So have the tolling bells of doom drowned out the Christmas jingle bells, or can retailers look forward to a happier new year?
Last year was tough for retailers, and talk of tightening credit availability and a slowing economy makes for a gloomy outlook. Pre-Christmas profit warnings from Alexon Group and Moss Bros hinted at problems across the high street, with most retailers expected to report flat underlying sales at best in their Christmas trading statements.
The Bank of England’s decision to gift retailers an interest rate cut last month came too late to affect monthly bank balances, but did boost consumer confidence a little. Further interest rate cuts this year look increasingly likely, with some analysts predicting cuts to 4%. That would also be a fillip.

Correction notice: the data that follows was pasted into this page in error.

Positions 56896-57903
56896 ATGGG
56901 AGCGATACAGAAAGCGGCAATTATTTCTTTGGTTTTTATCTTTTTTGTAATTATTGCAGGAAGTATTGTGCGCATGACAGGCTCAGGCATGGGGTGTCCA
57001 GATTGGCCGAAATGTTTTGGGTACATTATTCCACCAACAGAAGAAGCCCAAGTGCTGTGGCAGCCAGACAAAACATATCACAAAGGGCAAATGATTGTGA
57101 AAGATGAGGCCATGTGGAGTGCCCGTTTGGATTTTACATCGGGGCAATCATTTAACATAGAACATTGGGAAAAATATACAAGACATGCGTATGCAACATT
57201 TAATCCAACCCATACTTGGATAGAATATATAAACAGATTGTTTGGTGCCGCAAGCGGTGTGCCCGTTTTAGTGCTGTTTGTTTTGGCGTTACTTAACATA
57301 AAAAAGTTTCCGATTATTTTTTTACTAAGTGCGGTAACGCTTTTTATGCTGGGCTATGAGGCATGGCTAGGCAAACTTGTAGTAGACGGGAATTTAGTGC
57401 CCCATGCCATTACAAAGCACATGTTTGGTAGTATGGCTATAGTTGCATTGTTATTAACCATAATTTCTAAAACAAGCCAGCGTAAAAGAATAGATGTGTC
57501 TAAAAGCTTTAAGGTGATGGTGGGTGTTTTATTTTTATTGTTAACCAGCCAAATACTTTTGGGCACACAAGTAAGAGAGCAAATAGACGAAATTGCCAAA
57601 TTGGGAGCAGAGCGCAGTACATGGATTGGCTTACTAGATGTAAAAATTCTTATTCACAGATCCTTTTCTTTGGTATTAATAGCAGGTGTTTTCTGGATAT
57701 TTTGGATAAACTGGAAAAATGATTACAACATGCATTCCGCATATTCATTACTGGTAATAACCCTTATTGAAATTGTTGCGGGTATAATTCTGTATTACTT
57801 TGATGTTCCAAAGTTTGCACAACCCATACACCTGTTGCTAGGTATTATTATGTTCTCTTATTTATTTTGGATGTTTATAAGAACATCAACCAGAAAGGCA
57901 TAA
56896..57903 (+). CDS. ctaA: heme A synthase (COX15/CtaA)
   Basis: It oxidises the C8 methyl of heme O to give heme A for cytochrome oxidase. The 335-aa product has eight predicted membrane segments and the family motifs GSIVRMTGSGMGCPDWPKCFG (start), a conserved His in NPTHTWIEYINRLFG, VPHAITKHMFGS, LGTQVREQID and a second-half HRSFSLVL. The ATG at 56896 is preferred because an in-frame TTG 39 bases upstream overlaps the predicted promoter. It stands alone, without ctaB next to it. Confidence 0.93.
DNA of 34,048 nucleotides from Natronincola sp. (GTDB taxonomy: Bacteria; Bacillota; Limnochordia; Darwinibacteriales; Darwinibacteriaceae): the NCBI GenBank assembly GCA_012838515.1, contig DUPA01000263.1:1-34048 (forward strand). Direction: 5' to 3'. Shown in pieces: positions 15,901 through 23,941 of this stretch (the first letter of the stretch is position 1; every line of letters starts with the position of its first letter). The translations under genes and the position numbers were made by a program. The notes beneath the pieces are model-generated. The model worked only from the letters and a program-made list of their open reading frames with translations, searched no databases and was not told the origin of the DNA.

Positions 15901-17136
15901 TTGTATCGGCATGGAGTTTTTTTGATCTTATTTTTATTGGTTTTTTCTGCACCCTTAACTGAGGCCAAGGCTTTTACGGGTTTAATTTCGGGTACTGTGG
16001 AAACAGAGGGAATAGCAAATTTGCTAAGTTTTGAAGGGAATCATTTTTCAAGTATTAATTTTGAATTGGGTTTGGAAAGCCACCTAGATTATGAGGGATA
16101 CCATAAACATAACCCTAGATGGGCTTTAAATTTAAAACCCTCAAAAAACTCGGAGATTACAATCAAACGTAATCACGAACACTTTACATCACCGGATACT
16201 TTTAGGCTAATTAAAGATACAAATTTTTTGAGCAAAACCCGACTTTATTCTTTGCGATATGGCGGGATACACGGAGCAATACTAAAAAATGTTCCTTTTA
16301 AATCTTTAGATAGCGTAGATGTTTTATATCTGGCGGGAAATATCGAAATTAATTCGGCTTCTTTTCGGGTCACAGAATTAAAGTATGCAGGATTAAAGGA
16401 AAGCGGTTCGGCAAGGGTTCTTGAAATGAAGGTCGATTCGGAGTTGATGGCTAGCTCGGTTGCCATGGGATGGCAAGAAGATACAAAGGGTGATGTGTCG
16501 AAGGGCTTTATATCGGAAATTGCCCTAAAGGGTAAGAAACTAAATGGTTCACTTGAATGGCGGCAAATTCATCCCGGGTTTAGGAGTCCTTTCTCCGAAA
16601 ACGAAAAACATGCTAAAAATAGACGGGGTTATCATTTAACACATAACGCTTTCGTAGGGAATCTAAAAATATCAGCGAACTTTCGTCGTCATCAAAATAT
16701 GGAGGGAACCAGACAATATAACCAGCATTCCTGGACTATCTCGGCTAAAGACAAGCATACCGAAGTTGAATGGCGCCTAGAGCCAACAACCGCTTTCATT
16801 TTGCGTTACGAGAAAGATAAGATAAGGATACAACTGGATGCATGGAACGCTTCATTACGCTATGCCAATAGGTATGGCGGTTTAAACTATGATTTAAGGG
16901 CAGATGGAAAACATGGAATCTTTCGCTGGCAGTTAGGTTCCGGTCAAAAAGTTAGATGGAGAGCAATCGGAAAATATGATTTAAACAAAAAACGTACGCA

However, as last year showed, interest rate changes now have a slow-burn impact on consumers because of the prevalence of fixed-rate mortgages. Many households were protected from last year’s series of interest rate rises by cheap fixed-rate deals, which are only now coming to an end. A quarter-point interest rate cut is not much comfort to fixed-raters, who will see an average £150 rise in monthly outgoings in the first quarter of the year when their deals expire. Meanwhile, banks, under pressure from the credit crunch, have been slow to pass on the December base rate cuts to their customers. All of this adds up to a tricky start to 2008.
The most canny retailers will have kept stocks tight and played for maximum margin over the Christmas period. This year will also be about the efficiency game. But the key to success will be to provide inspirational fashion that will make shoppers forget their money worries.
Sarah Butler is a freelance retail commentator